These sausages are delicious, but boy are they hot! Spicy enough that i don't think I would ever eat more than one or two at any meal since the heat really builds up the more you eat them; at least for me anyway.
I do enjoy variety when planning my meals, so having a great spicy option is a welcome addition.
Trusting that the new fermenting crock was designed to keep its contents protected, the only task I gave myself over the past four weeks was to ensure that the water level in the trough stayed up to keep its air seal intact.
I knew as soon as I opened the lid that I was in for a treat! The aroma of the soured cabbage was wonderful; and was never achieved with the previous one to to week batches. The crock certainly lived up to my expectations! Previously, I had thought that the directions only wanted me to fill the crock 80 percent to allow the weights to be added in easily. I know realize that the sauerkraut expands quite a bit during the fermenting process; so much so that the weights almost reached the bottom of the trough!
Originally I was thinking of using the 4L pickle jars to store the sauerkraut in my fridge, but my assumption that my plastic wide-mouth lids would fit them turned out to be incorrect; and I recalled that using the metal lids is pretty much a no-no where fermenting is involved. So, I jammed fifteen 1L jars (with plastic lids) full of sauerkraut, and placed the remainder (with all the excess juice) in a 4L jar that I lined the lid with Siran Wrap.
Final verdict... I will never again eat my sauerkraut earlier than four weeks. The taste is night and day. Sour, tangy, delicious, and I imagine just teeming with the beneficial flora I need!
After the nitrate-free bacon success, I was eager to pull out another cut of grass-fed pork... and pork chops just seemed like the next natural place to go. I wasn't expecting one inch piggie-steaks, but boy did they look good... and taste good! If only I had stopped to take a picture of them cooked before devouring them...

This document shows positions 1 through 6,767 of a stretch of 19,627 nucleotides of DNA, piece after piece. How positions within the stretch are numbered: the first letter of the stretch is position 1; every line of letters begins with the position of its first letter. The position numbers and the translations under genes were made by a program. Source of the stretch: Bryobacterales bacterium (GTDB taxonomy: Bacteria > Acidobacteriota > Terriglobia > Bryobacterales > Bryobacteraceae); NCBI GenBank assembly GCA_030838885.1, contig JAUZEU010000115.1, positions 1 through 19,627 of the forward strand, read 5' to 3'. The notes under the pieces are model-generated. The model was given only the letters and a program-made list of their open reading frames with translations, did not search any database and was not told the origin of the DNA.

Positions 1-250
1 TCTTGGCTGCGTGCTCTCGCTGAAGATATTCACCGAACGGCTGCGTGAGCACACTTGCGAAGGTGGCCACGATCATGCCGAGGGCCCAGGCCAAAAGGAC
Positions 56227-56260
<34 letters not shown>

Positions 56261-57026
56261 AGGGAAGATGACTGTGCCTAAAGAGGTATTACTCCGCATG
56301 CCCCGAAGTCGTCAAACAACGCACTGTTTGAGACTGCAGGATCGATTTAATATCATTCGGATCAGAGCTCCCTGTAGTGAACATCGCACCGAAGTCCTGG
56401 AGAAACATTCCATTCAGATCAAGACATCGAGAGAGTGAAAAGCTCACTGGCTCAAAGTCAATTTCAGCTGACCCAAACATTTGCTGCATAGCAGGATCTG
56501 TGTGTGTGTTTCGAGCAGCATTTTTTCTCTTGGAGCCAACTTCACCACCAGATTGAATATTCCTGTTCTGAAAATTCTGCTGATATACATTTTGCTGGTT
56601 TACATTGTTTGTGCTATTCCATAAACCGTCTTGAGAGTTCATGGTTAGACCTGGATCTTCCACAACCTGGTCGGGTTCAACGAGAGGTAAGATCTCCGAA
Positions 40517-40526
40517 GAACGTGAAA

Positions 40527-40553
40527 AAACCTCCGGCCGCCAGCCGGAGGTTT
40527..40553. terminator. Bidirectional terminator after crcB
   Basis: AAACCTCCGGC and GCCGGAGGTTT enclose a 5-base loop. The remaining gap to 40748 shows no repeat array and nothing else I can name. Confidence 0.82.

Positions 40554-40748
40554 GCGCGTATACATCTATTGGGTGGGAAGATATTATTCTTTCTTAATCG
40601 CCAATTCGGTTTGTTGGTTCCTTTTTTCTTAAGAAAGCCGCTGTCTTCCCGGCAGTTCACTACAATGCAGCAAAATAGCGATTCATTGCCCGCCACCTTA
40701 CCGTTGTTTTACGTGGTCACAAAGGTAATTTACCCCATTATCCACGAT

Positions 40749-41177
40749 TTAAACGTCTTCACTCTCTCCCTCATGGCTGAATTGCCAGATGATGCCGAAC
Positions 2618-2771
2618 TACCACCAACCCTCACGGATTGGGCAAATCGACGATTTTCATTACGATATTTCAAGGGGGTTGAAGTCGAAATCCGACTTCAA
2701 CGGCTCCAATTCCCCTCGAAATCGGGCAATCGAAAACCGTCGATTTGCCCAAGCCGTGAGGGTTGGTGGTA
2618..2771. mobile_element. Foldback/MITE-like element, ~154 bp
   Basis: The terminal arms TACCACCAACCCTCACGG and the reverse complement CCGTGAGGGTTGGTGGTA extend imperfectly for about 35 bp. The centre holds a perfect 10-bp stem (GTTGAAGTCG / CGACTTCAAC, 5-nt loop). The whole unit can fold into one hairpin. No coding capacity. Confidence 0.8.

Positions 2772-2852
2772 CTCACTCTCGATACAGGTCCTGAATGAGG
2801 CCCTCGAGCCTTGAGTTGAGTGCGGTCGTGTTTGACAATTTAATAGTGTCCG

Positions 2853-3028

My Paleo path has naturally inspired and influenced many choices over the last few months. The most recent bringing some pretty simple replacements for dishwasher detergent and rinse.
Following a recipe for household cleaners at the David Suzuki site, I really only needed two ingredients for the detergent, and vinegar for the rinse. I had picked up some Borax previously, but didn't have any Washing Soda. A quick online search revealed it was pretty easy to make at home; thanks to a post @ Nature's Nurture Blog.
The detergent recipe was pretty simple; equal portions of Borax and Washing Soda that we mixed in a old plastic container. And Washing Soda was nothing more than Baking Soda that had been baked @ 400F for 30 minutes in one of my Pyrex dishes.
That was easy!
Received my latest grass-fed meat order yesterday from McDonald Farm, and was excited by a few things:
I finally picked up a dropper yesterday so I could make a small batch of a Thieves Oil blend that I found online at Natural Aromatherapy Benefits. I was looking forward to making two spray versions that I had read about on the site:
I adjusted Recipe #1 down to the least number of drops by diving each ingredient by 5:
|8 drops||Clove Essential Oil|
|7 drops||Lemon Essential Oil|